Note also that certain relay addresses may be excluded from Note also that certain relay addresses may be excluded from
consideration by the hold-down timers described in Section 2.5.4.1 or consideration by the hold-down timers described in Section 2.5.4.1 or
Section 2.5.5. These relays constitute "unusable destinations" under Section 2.5.5. These relays constitute "unusable destinations" under
Rule 1 of the Destination Address Selection, and are also not part of Rule 1 of the Destination Address Selection, and are also not part of
the superseding considerations described above. the superseding considerations described above.
The discovery and connection process for the relay addresses in the The discovery and connection process for the relay addresses in the
above described ordering MAY operate in parallel, subject to delays above described ordering MAY operate in parallel, subject to delays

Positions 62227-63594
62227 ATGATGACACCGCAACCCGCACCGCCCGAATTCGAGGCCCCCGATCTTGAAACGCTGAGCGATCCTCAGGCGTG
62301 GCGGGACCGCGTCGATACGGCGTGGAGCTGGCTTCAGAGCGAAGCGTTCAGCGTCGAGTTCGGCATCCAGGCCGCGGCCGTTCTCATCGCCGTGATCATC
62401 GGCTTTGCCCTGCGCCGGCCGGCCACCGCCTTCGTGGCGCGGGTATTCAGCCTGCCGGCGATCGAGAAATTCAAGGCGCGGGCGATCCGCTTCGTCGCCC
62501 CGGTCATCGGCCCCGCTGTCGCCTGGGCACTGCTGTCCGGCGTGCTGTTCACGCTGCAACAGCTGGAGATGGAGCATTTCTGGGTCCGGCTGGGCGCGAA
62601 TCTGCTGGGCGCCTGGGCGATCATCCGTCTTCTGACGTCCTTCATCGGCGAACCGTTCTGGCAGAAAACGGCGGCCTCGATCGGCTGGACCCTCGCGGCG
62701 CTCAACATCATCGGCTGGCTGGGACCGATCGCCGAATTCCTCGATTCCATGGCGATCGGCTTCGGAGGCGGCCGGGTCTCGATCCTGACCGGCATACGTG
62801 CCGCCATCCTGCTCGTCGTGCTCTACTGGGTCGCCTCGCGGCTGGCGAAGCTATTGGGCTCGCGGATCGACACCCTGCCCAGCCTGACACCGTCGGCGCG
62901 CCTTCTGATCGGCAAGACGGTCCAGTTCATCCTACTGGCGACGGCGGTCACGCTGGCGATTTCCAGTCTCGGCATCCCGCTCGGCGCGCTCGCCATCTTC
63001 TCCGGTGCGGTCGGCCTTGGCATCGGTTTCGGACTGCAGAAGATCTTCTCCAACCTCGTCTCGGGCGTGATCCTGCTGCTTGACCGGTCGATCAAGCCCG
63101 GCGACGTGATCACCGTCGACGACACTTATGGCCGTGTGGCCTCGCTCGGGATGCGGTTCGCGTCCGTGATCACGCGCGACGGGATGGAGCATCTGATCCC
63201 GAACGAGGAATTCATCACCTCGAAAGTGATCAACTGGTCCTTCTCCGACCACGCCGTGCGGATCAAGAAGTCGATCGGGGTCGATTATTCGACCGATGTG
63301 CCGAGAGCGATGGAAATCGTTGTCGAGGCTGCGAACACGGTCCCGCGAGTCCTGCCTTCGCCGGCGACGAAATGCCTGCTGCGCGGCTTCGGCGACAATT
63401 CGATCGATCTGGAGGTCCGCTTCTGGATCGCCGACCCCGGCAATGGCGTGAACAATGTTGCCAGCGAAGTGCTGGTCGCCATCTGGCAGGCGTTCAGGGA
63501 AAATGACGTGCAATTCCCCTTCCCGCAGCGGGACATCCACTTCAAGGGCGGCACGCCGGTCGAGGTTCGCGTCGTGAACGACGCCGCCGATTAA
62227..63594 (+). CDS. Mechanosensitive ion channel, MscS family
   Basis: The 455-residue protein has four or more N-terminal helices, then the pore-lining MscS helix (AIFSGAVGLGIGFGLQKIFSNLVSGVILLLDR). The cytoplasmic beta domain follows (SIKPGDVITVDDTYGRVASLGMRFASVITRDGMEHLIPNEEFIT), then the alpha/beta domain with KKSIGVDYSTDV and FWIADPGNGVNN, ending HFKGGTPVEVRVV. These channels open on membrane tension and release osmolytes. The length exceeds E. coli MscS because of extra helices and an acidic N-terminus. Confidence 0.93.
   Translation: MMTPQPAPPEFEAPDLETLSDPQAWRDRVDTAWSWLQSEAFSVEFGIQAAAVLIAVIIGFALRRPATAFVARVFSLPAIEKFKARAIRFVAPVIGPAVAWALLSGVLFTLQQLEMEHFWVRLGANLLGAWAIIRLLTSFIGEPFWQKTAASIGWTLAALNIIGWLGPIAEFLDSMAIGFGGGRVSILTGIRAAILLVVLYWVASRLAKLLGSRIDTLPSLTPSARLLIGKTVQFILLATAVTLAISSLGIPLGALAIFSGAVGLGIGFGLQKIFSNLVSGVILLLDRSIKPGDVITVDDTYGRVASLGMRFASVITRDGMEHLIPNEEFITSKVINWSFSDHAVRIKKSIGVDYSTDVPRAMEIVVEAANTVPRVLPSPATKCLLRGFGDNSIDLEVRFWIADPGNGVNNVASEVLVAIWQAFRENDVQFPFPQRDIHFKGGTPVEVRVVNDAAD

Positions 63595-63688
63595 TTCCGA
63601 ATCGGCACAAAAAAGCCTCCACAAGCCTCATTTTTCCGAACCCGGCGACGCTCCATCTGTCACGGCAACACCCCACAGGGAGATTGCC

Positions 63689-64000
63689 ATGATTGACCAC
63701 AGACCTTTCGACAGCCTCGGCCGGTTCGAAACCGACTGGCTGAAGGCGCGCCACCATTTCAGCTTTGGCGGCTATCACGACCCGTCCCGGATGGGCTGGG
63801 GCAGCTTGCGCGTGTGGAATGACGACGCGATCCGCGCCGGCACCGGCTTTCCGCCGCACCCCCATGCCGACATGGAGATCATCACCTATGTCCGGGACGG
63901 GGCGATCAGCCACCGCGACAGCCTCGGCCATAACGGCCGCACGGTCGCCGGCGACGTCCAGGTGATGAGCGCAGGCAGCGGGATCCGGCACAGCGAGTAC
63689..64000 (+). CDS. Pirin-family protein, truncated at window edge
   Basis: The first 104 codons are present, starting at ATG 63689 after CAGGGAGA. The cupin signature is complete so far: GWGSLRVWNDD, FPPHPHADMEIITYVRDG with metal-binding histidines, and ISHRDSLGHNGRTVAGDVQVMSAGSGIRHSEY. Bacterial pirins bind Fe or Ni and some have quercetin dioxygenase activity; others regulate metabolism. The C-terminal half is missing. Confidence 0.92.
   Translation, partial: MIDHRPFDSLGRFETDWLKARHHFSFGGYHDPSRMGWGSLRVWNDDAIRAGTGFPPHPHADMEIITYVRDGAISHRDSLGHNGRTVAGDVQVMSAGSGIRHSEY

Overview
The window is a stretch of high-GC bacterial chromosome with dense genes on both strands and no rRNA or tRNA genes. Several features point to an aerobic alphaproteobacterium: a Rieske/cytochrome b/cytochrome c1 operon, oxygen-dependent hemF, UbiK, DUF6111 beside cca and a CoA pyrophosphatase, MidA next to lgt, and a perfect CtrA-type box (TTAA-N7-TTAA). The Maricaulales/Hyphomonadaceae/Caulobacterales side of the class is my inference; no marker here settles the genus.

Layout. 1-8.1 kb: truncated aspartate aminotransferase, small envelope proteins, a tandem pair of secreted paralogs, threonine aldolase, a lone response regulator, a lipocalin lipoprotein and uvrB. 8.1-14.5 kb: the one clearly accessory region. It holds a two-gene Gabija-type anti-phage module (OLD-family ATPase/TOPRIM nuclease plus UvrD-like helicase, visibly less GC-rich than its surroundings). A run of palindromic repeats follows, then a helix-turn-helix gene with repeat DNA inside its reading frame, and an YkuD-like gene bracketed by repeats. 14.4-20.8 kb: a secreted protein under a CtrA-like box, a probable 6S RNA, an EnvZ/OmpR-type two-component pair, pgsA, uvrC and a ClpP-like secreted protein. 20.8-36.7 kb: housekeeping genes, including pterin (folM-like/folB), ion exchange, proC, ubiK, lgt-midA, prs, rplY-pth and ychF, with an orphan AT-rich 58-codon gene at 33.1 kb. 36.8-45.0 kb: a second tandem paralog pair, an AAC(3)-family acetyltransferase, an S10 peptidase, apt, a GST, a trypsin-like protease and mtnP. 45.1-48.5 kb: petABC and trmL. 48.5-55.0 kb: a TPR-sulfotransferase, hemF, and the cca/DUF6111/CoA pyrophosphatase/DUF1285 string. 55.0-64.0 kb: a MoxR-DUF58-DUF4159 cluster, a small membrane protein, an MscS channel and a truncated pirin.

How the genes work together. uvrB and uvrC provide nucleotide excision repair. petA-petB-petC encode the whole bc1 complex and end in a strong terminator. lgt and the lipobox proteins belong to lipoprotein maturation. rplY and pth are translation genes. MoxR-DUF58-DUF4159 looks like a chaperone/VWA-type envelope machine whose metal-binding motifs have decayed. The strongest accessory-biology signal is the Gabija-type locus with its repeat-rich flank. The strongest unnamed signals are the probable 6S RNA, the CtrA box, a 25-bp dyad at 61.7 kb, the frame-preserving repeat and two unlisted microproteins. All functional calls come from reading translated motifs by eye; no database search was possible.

prescribed by the Happy Eyeballs requirements described in Section 5 prescribed by the Happy Eyeballs requirements described in Section 5
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2.4.3. Connecting to Multiple Relays 2.4.3. Connecting to Multiple Relays
In some deployments, it may be useful for a gateway to connect to In some deployments, it may be useful for a gateway to connect to
multiple upstream relays and subscribe to the same traffic, in order multiple upstream relays and subscribe to the same traffic, in order
to support an active/active failover model. A gateway SHOULD NOT be to support an active/active failover model. A gateway SHOULD NOT be
configured to do so without guaranteeing that adequate bandwidth is configured to do so without guaranteeing that adequate bandwidth is
available. available.
A gateway configured to do this SHOULD still use the same preference A gateway configured to do this SHOULD still use the same preference
ordering logic from Section 2.4.2 for both connections. (Note that ordering logic from Section 2.4.2 for each connection. (Note that
this ordering allows for overriding by explicit administrative this ordering allows for overriding by explicit administrative